Proud member of PETA: People Eating Tasty Animals!

              Comment


              • #8
                I like this idea too!
                Originally posted by RugBug
                Don't throw away opportunities because they aren't coming in exactly the form you want them to.

                Comment


                • #9
                  Originally posted by twofatponies View Post
                  Maybe we need a special "eight ball" with answers like:

                  go for the xray

                  wait three more days

                  try six months layup

                  bandage and soak

                  Someone needs to take this idea and run with it.
                  Here Be Dragons: My blog about venturing beyond the lower levels as a dressage amateur.

                  Comment


                  • #10
                    Originally posted by twofatponies View Post
                    Maybe we need a special "eight ball" with answers like:

                    go for the xray

                    wait three more days

                    try six months layup

                    bandage and soak


                    We've said this for years at the vet clinics I've worked at! Both places I've worked we've had an actual magic 8 ball that we would occasionally jokingly ask for answers.
                    ~Nancy~

                    Adams Equine Wellness

                    Comment

                    • Original Poster

                      #11
                      Originally posted by Brigit View Post
                      My response was "Sooo what? You'd put a horse down just because she has a chronic runny nose???" Ummm no.
                      Definitely been there! And I have about 17K in vet bills to prove it but I also have three fabulous horses that would not still be with us

                      In those cases, though, it was a no-brainer. Never even considered not treating any one of them because, as you say, let a horse die because of a treatable infection? How stupid is that? I never once *doubted* the decision.

                      But when *doubt* comes in. And anxiety. And the bills mount and number of procedures grow and still the answers allude you. And you start weighing the time, worry and money against the likely-hood that an answer will ever come.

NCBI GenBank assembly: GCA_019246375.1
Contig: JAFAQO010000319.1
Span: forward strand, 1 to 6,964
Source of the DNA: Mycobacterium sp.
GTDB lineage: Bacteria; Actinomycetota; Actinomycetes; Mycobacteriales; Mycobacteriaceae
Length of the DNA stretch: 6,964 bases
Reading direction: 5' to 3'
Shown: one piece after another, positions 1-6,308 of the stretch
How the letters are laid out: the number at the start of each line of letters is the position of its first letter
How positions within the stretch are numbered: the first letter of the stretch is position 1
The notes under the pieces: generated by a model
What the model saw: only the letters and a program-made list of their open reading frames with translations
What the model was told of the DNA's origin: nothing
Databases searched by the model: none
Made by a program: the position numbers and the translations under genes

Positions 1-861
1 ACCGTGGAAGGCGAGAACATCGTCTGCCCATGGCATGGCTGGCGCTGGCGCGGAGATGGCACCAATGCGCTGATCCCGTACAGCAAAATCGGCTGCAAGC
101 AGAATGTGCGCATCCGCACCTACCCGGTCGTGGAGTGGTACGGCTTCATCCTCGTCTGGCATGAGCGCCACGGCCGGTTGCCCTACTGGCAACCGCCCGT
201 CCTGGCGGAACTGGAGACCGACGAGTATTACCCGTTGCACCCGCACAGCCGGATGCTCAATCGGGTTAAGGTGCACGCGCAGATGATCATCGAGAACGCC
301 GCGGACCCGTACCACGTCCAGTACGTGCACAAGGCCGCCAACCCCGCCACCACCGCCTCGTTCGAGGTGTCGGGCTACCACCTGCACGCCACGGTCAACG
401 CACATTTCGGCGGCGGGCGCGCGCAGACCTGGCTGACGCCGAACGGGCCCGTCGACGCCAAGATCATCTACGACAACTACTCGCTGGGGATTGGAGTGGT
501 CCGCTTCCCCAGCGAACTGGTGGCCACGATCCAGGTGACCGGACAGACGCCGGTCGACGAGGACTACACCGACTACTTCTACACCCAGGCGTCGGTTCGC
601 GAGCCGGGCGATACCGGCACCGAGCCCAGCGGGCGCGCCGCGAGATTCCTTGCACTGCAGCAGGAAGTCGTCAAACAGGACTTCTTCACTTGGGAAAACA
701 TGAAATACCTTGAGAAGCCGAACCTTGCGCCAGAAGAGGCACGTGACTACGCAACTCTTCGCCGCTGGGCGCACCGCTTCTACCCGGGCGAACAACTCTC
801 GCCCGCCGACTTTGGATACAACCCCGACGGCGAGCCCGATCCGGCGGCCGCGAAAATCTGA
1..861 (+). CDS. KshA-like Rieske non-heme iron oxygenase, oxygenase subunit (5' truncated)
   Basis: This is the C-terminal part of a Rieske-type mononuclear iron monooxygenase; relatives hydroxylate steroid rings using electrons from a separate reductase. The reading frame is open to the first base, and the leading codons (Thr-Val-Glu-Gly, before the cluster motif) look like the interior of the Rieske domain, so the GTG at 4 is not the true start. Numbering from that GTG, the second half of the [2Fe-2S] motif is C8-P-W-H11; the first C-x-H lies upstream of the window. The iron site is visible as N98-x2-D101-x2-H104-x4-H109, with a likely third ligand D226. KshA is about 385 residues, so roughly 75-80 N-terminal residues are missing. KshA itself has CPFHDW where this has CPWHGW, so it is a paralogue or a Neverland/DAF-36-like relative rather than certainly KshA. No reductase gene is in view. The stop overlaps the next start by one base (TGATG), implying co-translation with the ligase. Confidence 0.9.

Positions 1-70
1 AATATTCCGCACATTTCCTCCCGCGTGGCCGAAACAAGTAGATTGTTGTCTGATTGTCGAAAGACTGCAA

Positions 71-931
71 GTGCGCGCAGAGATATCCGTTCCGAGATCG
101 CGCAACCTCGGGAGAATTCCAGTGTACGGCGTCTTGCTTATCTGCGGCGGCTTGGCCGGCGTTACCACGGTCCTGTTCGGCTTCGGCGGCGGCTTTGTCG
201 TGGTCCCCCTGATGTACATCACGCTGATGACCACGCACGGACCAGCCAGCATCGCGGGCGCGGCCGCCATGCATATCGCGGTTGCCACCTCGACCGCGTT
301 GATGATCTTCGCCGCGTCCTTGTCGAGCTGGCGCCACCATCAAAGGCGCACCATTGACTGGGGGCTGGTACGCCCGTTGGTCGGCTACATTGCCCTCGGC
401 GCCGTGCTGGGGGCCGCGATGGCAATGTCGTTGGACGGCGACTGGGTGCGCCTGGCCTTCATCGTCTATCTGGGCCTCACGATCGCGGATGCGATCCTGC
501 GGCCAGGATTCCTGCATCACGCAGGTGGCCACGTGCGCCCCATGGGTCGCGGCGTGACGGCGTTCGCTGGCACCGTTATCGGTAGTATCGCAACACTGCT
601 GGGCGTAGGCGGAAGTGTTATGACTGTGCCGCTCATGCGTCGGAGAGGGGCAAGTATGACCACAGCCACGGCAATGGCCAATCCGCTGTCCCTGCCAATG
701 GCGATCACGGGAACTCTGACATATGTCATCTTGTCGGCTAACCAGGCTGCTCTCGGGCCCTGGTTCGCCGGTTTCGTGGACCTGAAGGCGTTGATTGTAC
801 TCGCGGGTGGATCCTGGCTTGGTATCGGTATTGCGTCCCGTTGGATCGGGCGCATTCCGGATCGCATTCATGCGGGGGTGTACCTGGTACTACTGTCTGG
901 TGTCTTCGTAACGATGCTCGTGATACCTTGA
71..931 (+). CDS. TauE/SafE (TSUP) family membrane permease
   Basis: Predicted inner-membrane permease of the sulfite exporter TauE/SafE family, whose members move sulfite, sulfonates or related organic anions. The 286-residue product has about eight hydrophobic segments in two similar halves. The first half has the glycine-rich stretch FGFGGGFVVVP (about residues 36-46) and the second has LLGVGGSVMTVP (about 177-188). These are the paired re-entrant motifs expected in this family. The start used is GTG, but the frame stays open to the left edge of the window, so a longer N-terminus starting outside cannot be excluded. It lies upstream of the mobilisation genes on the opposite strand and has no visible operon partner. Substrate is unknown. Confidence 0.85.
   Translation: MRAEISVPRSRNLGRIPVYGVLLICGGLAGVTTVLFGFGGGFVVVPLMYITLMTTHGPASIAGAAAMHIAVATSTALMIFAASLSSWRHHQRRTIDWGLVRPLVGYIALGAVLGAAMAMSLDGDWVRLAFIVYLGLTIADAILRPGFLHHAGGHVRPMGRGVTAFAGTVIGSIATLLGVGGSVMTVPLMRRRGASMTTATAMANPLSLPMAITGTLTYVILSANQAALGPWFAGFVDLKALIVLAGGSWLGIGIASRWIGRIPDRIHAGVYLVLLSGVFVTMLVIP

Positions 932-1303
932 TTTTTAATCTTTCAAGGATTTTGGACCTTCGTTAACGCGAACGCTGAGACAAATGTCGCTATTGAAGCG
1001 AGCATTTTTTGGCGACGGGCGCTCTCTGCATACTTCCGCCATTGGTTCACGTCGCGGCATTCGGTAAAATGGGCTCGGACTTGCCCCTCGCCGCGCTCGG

And that's when it becomes the lottery's moto "You have to play to win" .....because if you stop, you lose. *It all*


                      Paint the 8 ball bworn and glue bits of straw and oats on it and make a

                      "Magic Poop Ball"
                      "The mighty oak is a nut who stood its ground"

                      "...you'll never win Olympic gold by shaking a carrot stick at a warmblood..." see u at x

                      Comment


                      • #12
                        Originally posted by Stacie View Post
                        Definitely been there! And I have about 17K in vet bills to prove it but I also have three fabulous horses that would not still be with us

                        In those cases, though, it was a no-brainer. Never even considered not treating any one of them because, as you say, let a horse die because of a treatable infection? How stupid is that? I never once *doubted* the decision.

                        But when *doubt* comes in. And anxiety. And the bills mount and number of procedures grow and still the answers allude you. And you start weighing the time, worry and money against the likely-hood that an answer will ever come.
                        And that's when it becomes the lottery's moto "You have to play to win" .....because if you stop, you lose. *It all*


                        Paint the 8 ball bworn and glue bits of straw and oats on it and make a

                        "Magic Poop Ball"
                        No need to make Magic Poop Balls out of black eight balls.
                        Just wait for a horse to make them for you and you can have as many as you wish, fresh too.

                        My measure to keep trying with a horse is first, is the horse's quality of life very good and second, is the prospect of something helping real?

                        Without quailty of life for the horse, treating is borderline abusive.
                        That is why we let our horse go, with the nail puncture on the back foot, clear into the coffin bone, after a fruitless five weeks, where his pain was hard to control.

                        Excellent quality of life is why we are now on our second operation on our 29 year old with squamous cell carcinoma.
                        It is superficial right now and he doesn't even know there is anything wrong, other than he sure is getting much extra attention.